By Phuong Nguyen and Kevin Krolicki
(Reuters) – Vietnam’s VinFast is shifting its headquarters to Singapore as the fledgling electric vehicle (EV) maker readies for a public listing and the first production run of cars for U.S. and European markets, its chief executive told Reuters.
The three-year-old unit of conglomerate Vingroup JSC will start building its VF8 sport utility vehicle (SUV) next week, its own EV batteries in August, and a $4 billion U.S. factory by summer-end, Le Thi Thu Thuy said in an interview.
In the meantime, VinFast has filed for an initial public offering (IPO) in the United States through a Singapore-based holding company – though market conditions might push the deal into 2023, Vingroup said earlier this month.
Parent Vingroup is Vietnam’s largest listed company by market capitalisation, with businesses as varied as retail and real estate. It created VinFast in 2019 to build conventional petrol-powered cars before switching exclusively to EVs in 2021.
Though the market is crowded with established automakers vying with a miscellany of startups, Vingroup in May still said it saw a global EV shortage which it deemed a “golden chance”.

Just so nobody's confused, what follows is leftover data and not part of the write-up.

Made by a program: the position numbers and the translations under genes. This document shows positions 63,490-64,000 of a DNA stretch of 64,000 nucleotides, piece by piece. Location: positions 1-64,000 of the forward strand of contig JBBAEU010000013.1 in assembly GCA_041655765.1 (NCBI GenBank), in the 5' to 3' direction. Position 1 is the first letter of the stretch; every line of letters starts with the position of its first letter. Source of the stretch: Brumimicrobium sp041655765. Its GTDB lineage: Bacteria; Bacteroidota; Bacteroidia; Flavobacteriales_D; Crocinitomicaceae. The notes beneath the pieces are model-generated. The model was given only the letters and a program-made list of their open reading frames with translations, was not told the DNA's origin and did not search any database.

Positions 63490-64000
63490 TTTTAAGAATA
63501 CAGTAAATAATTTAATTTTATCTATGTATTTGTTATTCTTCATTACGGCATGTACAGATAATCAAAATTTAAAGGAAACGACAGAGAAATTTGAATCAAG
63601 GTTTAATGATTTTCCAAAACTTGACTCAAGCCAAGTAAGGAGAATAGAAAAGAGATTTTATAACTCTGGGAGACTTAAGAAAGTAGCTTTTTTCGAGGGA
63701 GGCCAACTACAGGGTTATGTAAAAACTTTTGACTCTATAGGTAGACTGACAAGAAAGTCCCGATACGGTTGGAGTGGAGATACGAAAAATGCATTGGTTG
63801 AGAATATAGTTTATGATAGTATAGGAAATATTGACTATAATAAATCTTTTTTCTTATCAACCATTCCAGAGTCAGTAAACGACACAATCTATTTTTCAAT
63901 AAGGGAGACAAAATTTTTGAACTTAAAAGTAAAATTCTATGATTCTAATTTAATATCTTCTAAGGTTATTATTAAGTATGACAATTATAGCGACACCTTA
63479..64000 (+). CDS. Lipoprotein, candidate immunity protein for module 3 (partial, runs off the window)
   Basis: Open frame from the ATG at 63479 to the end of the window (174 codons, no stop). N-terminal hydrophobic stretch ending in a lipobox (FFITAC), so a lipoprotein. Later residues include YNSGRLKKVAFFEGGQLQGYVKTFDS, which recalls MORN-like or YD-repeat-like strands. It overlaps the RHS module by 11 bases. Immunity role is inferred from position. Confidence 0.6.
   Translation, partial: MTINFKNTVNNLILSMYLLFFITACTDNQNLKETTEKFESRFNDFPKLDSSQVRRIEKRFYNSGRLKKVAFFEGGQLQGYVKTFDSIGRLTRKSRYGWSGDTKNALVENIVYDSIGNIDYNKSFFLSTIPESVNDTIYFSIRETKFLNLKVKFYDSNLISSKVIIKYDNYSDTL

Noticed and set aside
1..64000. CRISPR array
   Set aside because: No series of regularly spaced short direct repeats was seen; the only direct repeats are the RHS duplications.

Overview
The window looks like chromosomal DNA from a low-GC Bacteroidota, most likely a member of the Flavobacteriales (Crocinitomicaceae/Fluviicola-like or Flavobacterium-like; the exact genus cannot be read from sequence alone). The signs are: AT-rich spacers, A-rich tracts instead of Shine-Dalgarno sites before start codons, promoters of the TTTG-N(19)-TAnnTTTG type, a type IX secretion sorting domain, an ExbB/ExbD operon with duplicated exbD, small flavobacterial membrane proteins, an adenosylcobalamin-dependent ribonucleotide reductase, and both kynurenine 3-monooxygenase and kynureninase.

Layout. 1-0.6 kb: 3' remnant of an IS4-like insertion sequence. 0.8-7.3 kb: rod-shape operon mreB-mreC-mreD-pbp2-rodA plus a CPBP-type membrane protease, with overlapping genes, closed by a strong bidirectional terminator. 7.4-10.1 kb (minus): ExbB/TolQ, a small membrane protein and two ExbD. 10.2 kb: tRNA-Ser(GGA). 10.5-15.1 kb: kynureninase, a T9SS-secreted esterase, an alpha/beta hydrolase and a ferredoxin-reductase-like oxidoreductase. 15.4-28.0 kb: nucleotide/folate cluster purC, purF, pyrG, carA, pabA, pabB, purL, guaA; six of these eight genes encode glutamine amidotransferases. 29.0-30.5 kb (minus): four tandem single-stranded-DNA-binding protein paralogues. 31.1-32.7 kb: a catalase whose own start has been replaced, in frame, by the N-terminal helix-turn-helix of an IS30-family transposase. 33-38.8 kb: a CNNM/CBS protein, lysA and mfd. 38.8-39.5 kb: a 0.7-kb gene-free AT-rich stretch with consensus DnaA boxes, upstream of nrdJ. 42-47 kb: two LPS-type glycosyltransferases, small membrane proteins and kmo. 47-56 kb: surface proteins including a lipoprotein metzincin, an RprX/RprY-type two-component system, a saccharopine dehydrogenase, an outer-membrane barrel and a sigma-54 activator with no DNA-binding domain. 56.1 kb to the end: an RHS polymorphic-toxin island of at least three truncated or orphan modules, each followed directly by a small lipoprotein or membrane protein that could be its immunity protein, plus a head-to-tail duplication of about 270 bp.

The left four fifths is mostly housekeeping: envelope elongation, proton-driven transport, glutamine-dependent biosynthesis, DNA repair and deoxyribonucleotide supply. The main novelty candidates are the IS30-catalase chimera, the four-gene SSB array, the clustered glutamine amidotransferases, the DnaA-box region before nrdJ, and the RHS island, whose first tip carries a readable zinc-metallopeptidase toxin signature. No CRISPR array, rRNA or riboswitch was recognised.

With a local line-up of just one small EV, the e34, VinFast has invested heavily to develop models for overseas. Alongside its VF8, it has also been developing the larger VF9, though that was delayed by about a month because of the impact of COVID-19 containment measures in Shanghai on suppliers, Thuy said.
“We will deliver cars to the international market by the end of the year,” Thuy said, starting with the VF8. “All of our effort is on the start of production for the VF8.”
VinFast is particularly betting on the U.S. market where it hopes to sell the two SUVs with prices from about $41,000 with a battery leasing plan. It aims to open its first showrooms in California by early July, including a flagship in Santa Monica, Thuy said.
“Like any big corporate, we always consider all potential financing transactions,” Thuy said.
VinFast’s first VF8 models will be powered by batteries from South Korea’s Samsung SDI Co Ltd, but the automaker has been developing its own batteries as a hedge against future shortage, Thuy said.
VinFast will start making the batteries in August and expects to have the capacity to produce about 3,000 vehicles with its own batteries by year-end, she said.
Thuy said she planned to spend a lot more time in Singapore where VinFast is in the process of buying a building, turning what has been a paper company into an operating hub that would include an office and housing for staff and executives.
“We are determined to establish the company in Singapore,” Thuy said.
(Reporting by Phuong Nguyen and Kevin Krolicki; Editing by Christopher Cushing)